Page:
President Ebrahim Raisi

President Ebrahim Raisi’s death has been met by muted mourning and furtive celebration as government loyalists packed into mosques and squares to pray for Raisi.

Others were seen celebrating in the streets as they gave out sweets.

Most shops remained open and authorities made little effort to interrupt ordinary life.

Iran proclaimed five days of mourning for President Ebrahim Raisi on Monday, though the muted atmosphere revealed little of the spectacular public grief that has accompanied the deaths of other senior figures in the Islamic Republic’s 45-year history.

A year after Raisis’s hardline government cracked down violently to end the biggest anti-establishment demonstrations since the 1979 revolution, opponents even posted furtive videos online of people giving out sweets to celebrate his death.

Laila a 21-year-old student in Tehran disclosed to Reuters by phone that Raisi’s death hasn’t affected her in any way because Raisi had earlier ordered the crackdown on women for hijab.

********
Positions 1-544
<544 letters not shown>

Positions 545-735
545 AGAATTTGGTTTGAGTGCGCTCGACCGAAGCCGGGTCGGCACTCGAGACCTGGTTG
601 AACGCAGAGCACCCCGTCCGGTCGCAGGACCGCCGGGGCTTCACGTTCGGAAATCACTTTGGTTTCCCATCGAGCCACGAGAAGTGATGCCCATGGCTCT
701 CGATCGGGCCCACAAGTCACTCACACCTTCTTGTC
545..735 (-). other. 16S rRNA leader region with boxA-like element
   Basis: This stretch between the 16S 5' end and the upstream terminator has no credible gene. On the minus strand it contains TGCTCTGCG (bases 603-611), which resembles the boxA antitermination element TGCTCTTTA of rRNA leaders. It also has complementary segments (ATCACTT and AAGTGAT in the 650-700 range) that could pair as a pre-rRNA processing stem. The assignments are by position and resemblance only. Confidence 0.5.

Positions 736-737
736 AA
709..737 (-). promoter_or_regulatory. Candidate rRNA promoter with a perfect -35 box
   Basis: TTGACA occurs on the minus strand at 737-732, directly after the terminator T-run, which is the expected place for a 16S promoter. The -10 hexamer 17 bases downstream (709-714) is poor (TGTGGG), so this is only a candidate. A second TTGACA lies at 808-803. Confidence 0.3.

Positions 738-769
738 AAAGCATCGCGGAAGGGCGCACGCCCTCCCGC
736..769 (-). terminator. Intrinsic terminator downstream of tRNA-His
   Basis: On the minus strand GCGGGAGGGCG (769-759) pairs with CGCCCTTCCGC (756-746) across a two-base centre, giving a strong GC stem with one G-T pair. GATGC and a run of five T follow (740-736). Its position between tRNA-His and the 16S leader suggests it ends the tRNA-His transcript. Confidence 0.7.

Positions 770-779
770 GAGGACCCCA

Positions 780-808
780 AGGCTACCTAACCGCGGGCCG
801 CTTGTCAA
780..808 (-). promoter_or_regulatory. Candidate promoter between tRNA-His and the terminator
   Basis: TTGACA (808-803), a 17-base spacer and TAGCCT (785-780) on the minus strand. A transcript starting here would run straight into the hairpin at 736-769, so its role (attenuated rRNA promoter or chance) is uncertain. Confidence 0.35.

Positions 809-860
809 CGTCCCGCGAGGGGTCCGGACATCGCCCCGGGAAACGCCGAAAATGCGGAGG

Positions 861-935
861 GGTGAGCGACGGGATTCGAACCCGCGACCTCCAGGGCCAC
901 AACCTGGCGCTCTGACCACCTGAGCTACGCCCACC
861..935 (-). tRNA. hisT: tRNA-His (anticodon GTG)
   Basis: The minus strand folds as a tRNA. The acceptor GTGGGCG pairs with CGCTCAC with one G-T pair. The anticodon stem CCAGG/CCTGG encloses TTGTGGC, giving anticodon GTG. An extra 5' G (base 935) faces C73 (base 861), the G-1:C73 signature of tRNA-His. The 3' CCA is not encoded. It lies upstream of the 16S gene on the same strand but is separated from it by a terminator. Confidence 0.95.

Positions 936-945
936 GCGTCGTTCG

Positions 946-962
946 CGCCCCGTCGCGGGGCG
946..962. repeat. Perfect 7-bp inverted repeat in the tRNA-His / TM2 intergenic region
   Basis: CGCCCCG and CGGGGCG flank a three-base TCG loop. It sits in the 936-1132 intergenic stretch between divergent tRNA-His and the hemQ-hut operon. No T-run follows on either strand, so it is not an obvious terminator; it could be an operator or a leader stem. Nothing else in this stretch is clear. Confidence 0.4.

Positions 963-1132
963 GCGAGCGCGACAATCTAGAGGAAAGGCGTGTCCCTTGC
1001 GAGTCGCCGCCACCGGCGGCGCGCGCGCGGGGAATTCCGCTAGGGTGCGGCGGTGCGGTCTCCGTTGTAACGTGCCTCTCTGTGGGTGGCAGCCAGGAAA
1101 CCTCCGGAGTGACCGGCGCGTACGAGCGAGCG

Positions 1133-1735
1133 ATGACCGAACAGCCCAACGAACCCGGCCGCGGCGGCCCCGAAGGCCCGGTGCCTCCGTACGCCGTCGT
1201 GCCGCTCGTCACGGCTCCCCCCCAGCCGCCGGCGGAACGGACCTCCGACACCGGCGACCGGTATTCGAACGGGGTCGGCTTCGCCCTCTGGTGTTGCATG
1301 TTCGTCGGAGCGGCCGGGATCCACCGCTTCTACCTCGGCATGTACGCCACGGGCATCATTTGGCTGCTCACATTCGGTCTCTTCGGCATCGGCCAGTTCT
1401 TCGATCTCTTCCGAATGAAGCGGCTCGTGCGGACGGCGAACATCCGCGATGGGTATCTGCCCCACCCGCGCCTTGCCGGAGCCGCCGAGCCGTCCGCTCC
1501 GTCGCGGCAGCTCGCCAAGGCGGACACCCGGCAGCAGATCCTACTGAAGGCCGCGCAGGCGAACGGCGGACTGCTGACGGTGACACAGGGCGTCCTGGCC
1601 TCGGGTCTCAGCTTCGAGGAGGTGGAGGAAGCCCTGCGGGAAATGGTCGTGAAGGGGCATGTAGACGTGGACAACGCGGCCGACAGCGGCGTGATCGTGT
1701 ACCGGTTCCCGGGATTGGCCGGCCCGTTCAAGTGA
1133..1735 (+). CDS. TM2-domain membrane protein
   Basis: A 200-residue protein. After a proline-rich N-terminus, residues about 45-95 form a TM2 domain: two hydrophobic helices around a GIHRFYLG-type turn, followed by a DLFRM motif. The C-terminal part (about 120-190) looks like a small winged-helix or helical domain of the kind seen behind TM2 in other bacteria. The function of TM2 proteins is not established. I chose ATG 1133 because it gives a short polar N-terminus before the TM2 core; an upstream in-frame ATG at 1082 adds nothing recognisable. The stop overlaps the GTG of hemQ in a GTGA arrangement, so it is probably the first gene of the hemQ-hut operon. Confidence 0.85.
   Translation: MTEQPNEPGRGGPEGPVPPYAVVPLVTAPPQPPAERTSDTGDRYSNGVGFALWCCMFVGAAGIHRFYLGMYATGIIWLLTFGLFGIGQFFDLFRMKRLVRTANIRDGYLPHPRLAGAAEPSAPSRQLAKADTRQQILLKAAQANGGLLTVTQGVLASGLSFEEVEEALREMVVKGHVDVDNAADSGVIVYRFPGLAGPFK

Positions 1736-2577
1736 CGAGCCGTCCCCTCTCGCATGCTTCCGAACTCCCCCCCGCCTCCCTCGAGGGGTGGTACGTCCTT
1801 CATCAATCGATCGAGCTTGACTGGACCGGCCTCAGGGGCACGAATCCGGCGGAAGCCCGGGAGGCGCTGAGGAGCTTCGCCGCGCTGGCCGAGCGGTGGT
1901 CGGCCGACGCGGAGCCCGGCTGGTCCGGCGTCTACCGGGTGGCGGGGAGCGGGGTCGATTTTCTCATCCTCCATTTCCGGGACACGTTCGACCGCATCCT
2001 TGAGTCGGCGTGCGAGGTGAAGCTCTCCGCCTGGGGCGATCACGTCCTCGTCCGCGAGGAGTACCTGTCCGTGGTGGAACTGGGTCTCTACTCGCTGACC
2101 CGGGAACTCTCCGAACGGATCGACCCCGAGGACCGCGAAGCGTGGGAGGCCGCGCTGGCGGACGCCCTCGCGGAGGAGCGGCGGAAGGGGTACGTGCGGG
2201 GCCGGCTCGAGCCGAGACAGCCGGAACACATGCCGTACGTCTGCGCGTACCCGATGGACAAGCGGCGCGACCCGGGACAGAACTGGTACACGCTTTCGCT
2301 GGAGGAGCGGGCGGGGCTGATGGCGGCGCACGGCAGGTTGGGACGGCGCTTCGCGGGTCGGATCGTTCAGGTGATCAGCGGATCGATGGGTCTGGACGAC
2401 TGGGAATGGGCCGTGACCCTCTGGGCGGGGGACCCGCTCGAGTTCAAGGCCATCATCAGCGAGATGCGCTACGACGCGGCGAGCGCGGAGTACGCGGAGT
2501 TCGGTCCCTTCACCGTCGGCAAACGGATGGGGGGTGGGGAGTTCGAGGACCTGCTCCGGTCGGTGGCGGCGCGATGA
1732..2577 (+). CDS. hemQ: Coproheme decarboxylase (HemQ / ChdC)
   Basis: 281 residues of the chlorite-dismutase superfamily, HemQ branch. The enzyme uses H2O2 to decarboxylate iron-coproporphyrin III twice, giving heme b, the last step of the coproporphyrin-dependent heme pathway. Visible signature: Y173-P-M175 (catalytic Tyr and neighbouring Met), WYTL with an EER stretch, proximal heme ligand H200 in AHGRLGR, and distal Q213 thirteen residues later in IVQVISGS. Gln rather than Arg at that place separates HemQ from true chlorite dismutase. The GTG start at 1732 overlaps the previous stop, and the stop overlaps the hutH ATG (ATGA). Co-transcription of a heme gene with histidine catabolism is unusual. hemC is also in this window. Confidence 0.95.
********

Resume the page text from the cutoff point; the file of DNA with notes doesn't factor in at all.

“But I am sad because even with Raisi’s death this regime will not change,” Laila said.

The authorities' handling of an array of political, social, and economic crises has deepened the gap between the clerical rulers and society.

Supporters of the clerical establishment spoke admiringly of Raisi, a 63-year-old former hardline jurist elected in a tightly controlled vote in 2021.

“He was a hard-working President. His legacy will endure as long as we are alive,” Mohammad Hussein said.

Many Iranians said they expected that President Raisi’s death to have an impact on how the country would be ruled with the establishment likely to replace him with another figure with similar hardline views.

“Who cares, one hardliner dies another takes over and our misery continues,” one of the citizens said.